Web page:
Sonam Lodhi tells us about her experiences turning pages for pianists during the concerts.
I became a life member of the Poona Music Society four years ago. I quit my job in the software industry and decided to become a full time musician – to teach piano and to perform. One of the things I felt I could do to become a better musician, was to attend as many concerts as I could. Of course, we have access to a lot of music through YouTube or CDs or DVDs but nothing beats a live concert. Modern technology can never capture the experience of sitting in an audience and watching a performer bring the music to life.
In October 2012, I was approached to turn pages for the Amaya Trio. This was my first concert as a page turner. I was extremely nervous, but the pianist, Batia Murvitz, made me feel at ease and became my friend. We are in touch even today.
Page turning is a lot harder than it seems. I have never rehearsed with any of the pianists. I get to meet them about half an hour before the concert and that’s when I get to see the music for the first time. Very often, these are new pieces I have never heard before. The toughest part is the repetitions – sometimes they choose to repeat certain sections, sometimes they don’t; sometimes you have to turn back or turn ahead more than one page. I have to do all of this without any practise at all.
Baroque or classical period music is easy to follow, but late romantic or contemporary music with changing tempos or changing time signatures is tricky. I remember a concert with a lot of Spanish dance music and the rhythm kept changing and it was all at a very quick pace – so difficult to keep up with!
Sometimes the condition of the scores themselves make page turning even harder. The books could be old with loose pages, or sometimes the binding is such that the can’t see a few bars at the end of the line, or the page keeps flying ahead. I try to help out with this without disrupting the concert.
The really organised pianists (very few in number!) pencil in the repetitions on their music but most of them don’t. The kinder ones remind me about these instructions before they start off a piece, but I can’t count on that. Usually, I have to try to remember the instructions they’ve given me in the brief chat we have had before the concert.
Most of the time, the pianists are very nice. Though they are world-famous musicians, they have no airs about them. A highlight for me was meeting one of my favourite musicians, Maria João Pires. She’s one of the most down-to-earth people I’ve ever met. It was magical to sit beside her.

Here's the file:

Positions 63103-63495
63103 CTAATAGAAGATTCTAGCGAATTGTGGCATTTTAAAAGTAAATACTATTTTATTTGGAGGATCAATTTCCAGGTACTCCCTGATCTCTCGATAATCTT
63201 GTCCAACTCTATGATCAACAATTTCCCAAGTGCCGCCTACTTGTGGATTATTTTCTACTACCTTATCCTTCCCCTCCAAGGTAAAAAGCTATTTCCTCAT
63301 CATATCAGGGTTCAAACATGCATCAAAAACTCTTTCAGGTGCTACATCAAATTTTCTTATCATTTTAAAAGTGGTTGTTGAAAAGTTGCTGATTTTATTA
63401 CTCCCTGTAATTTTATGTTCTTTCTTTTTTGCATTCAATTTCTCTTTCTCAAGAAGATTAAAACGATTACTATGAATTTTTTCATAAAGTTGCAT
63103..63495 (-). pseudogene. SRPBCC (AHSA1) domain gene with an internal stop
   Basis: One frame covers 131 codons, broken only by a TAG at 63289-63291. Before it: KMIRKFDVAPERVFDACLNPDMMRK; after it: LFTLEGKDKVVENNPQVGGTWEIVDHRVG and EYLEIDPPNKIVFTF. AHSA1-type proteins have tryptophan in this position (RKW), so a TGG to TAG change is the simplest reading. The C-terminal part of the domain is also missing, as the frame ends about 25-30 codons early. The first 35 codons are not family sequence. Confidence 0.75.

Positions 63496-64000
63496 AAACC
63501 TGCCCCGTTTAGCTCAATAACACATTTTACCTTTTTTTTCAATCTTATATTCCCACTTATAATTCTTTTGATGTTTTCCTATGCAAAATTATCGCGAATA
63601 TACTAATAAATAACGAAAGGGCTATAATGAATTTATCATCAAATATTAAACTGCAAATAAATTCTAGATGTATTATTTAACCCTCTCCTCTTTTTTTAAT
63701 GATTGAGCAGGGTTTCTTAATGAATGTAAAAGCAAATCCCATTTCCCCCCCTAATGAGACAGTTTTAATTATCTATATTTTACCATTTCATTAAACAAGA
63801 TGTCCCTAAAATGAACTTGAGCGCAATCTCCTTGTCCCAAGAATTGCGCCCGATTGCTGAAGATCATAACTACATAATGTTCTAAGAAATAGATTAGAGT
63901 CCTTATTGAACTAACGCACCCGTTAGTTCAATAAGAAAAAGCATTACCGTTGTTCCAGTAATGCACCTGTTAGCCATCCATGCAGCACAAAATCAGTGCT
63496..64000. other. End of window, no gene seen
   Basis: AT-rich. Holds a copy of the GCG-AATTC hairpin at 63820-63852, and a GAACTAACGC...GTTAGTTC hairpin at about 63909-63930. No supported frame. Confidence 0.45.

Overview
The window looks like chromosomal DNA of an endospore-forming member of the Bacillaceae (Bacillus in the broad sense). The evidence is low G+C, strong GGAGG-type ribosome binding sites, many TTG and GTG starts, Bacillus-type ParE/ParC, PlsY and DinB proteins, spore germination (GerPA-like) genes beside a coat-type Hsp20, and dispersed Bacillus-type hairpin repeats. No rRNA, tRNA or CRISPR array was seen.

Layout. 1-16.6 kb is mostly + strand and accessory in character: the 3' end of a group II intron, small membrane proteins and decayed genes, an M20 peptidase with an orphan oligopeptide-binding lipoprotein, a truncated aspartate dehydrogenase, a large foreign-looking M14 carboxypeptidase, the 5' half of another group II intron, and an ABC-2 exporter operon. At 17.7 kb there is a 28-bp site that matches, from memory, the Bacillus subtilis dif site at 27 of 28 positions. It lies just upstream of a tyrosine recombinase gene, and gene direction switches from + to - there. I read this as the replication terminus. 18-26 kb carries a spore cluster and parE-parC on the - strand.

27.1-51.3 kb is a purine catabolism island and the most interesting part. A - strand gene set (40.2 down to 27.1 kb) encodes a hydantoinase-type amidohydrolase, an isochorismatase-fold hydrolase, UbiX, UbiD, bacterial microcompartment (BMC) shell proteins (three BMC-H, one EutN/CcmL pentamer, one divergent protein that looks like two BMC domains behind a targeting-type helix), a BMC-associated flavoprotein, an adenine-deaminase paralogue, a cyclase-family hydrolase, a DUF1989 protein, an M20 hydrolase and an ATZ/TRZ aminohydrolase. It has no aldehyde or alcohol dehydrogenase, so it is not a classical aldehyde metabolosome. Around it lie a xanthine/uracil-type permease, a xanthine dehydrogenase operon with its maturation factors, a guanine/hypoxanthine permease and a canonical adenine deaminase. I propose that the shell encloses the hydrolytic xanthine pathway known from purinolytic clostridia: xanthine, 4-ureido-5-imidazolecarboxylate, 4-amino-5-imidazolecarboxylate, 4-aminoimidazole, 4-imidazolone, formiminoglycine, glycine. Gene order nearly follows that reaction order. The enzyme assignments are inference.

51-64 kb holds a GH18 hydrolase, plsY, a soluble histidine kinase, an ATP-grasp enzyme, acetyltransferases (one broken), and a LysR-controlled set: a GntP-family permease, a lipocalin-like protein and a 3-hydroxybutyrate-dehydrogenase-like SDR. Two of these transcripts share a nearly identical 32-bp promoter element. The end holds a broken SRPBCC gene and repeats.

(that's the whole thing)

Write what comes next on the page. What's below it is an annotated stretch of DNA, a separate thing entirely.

There are a handful of pianists I’ve met whom I’ve still kept in touch with and it’s wonderful to follow their careers on Facebook – to keep in touch with all the new and exciting music they’re working on, to see the wonderful new projects they are doing and the beautiful concert halls they perform in.
But you do occassionally get the difficult pianist. They don’t like you sitting too close to them and don’t want you standing up to turn the page too early. Very often, they aren’t very fluent with English and other than the basic instructions, we can’t really have any conversation.
Occassionally something happens to make a concert even more memorable. At the Alina Ibragimove and Cedric Tiberghien concert in September 2014, there was a power cut and the generators failed. To keep the audience entertained, Alina played a Bach partita completely in the dark. But even after that piece the electricity wasn’t back and more than 20 minutes had past since the scheduled concert time. Both of them decided to start their concert anyway and perform without lights. Now, in addition to page turning for Cedric, I held my mobile phone flashlight in the other hand, so he could read the music. The lights finally returned at the end of the 12-minute Beethoven violin piano sonata!
I’ve heard stories from other pianists about their bad page turning experiences. One pianist told me that during a very long and slow Beethoven sonata movement, his 60-year-old page turner went off to sleep!
The biggest drawback of being a page turner is that you cannot really enjoy the music. Most of the time I’m focused on page turning and mainly the piano part and I miss out on the experience of hearing the music as a whole. There are times when I feel the music getting overwhelming and I almost drift off into that experience but then I have to remind myself to snap out of it and focus on the page in front of me.
But I don’t have any complaints at all. I get to be on stage and meet these wonderful musicians. I get to observe their scores closely which I would very rarely have done on my own and, yes, attending concerts and page turning in this way, has definitely contributed to making me a better musician.